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Feb. 21, 2019, 10:43 a.m.
Reporting & Production

How News 12 is working with ProPublica’s Documenting Hate database to track local hate crimes

“Getting things on air will reach the audience you’re looking to reach. Getting things online is important so people can find the work later.”

Editor’s note: This is one in a series of case studies on collaborations that involve local TV news, still the top source and most trusted type of news for Americans. Only about 7 percent of collaborations in the Center for Cooperative Media’s database includes partnerships with local TV stations — like this one.

Check in over the next few days to see how national, regional, and local partners are teaming up with TV news directors and investigative journalists to harness shared resources through collaborations with local TV news: what works, what doesn’t, and what this means for the future of local news and collaborations.

Ten years in, ProPublica is basically synonymous with “sustainable nonprofit journalism” and “collaborations.” Many news nonprofits use collaborations in part to get their names out there, but ProPublica has gotten how to make the collaboration a two-way street — one that less-resourced (at this point) organizations want to jump on — down to a science.

But it’s often ProPublica’s ongoing, longer-term collaborations or those centered around a particular event that bring in local TV stations — not necessarily deeper investigations or republication relationships that stem from partnerships with Frontline, NPR, Vox, or even CBS News.

ProPublica’s Electionland and Documenting Hate are two clear examples of very specific partnerships that brought in a swath of teammates — including, surprise surprise, local TV journalists. Electionland was its coordinated effort to track polling place integrity and voter suppression issues throughout the country. (I still flinch when I think about all of its logistics.) Documenting Hate, launched after the 2016 election, tracks the rise in hate crimes around the country.

“It’s useful to have reach across mediums because they have very different audiences. I think for a project of this size, where we have 160 national and local newsrooms around the country, I think the big thing we want is geographic coverage,” said Rachel Glickhouse, Documenting Hate’s partner manager. She helps recruit partners at the beginning, onboard new ones joining along the way, and flag tips from ProPublica’s incident database for geographically appropriate partners — along with a host of other things she’s detailed for us before. But they don’t necessarily look (or not look) for local TV partners: “We would approach places that look like they are working on these issues,” she said.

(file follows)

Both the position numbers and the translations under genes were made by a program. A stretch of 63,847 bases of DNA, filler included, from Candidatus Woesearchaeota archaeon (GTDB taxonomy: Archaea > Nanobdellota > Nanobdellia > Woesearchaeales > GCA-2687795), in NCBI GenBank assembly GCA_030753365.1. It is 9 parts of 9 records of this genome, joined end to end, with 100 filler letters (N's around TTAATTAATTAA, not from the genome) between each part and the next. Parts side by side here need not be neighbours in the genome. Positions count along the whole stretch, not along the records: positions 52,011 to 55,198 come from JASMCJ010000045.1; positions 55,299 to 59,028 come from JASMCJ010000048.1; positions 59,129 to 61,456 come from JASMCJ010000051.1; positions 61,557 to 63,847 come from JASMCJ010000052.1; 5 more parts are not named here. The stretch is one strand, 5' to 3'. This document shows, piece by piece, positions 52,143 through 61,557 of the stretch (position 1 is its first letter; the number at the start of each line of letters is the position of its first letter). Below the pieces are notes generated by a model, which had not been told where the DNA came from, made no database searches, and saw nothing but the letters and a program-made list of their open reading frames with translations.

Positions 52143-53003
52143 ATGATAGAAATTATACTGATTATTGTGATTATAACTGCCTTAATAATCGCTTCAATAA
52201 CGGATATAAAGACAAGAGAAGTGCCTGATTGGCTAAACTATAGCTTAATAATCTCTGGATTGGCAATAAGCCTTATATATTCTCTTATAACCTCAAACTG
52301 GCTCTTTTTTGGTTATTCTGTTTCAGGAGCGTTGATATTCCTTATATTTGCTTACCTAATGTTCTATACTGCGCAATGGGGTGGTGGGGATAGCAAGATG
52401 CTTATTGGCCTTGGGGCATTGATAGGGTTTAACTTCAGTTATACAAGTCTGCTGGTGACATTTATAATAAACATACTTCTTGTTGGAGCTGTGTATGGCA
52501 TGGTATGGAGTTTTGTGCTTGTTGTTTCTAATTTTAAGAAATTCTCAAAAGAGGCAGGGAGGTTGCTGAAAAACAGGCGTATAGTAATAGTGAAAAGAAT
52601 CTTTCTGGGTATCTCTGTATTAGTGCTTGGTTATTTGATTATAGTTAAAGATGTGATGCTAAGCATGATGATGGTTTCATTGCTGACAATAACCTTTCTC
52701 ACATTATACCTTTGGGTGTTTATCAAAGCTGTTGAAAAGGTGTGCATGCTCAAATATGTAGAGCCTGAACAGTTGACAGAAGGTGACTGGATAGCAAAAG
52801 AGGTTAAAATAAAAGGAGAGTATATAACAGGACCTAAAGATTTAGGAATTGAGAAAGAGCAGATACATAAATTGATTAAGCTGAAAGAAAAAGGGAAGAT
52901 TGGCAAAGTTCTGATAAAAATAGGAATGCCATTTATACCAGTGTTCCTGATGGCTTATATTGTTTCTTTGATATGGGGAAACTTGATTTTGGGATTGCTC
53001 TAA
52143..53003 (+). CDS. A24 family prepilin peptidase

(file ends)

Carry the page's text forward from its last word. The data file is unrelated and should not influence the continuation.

Tara Rosenblum, a senior investigative reporter at the New York-area cable news station News 12, heard about Documenting Hate after meeting Glickhouse at a conference a year and a half or so ago. “We had noticed anecdotally, in our local markets, just a stunning rise of hate crimes, especially against some of the Jewish populations here in New York,” she said. News 12’s management “tasked me with putting a microscope on the problem.”

News 12 aired a story about its first steps with Documenting Hate, asking viewers to submit tips through a ProPublica form on the News 12 website — directing them where to find the form online, a crucial step. “Getting things on air will reach the audience you’re looking to reach. Getting things online is important so people can find the work later,” Glickhouse said.

TV news stations are known for ruthless competition — and ProPublica embraces collaboration. All the tips from all partners’ forms go into a central database and Documenting Hate operates through a first-come, first-serve basis to preserve story originality. (The risk of overlap is low — it’s unlikely News 12 would need a tip that an outlet from, say, Arizona took first.) But Rosenblum said one of the strongest tips that led to good visual storytelling actually came from someone who had heard about Documenting Hate from PBS, so getting the word out more broadly can actually increase the odds that the collaborators will get the tips they need.

Beyond the tips, Rosenblum finds ProPublica’s free data training and weekly email update contextualizing the project in other regions particularly useful. She said those bonuses, the list of other notable news organizations participating, and a face-to-face meeting in ProPublica’s New York City office, easily secured News 12 leadership’s support for its first collaboration of this kind.

Rosenblum is crafting a story from her yearlong reporting process to air in the spring, illustrating shifts in hate crimes locally. She’s built up a database of more than 400 incidents using ProPublica’s tips and FOIA requests from seven counties. Now comes the tough part for many TV stories: finding the visual angle that works.

“With the new landscape in American media, to do really substantive worthwhile journalism, partnerships like this are the wave of the future,” Rosenblum said. “We’re all on the same team.”

Image from a November 2018 News 12 story.

POSTED     Feb. 21, 2019, 10:43 a.m.
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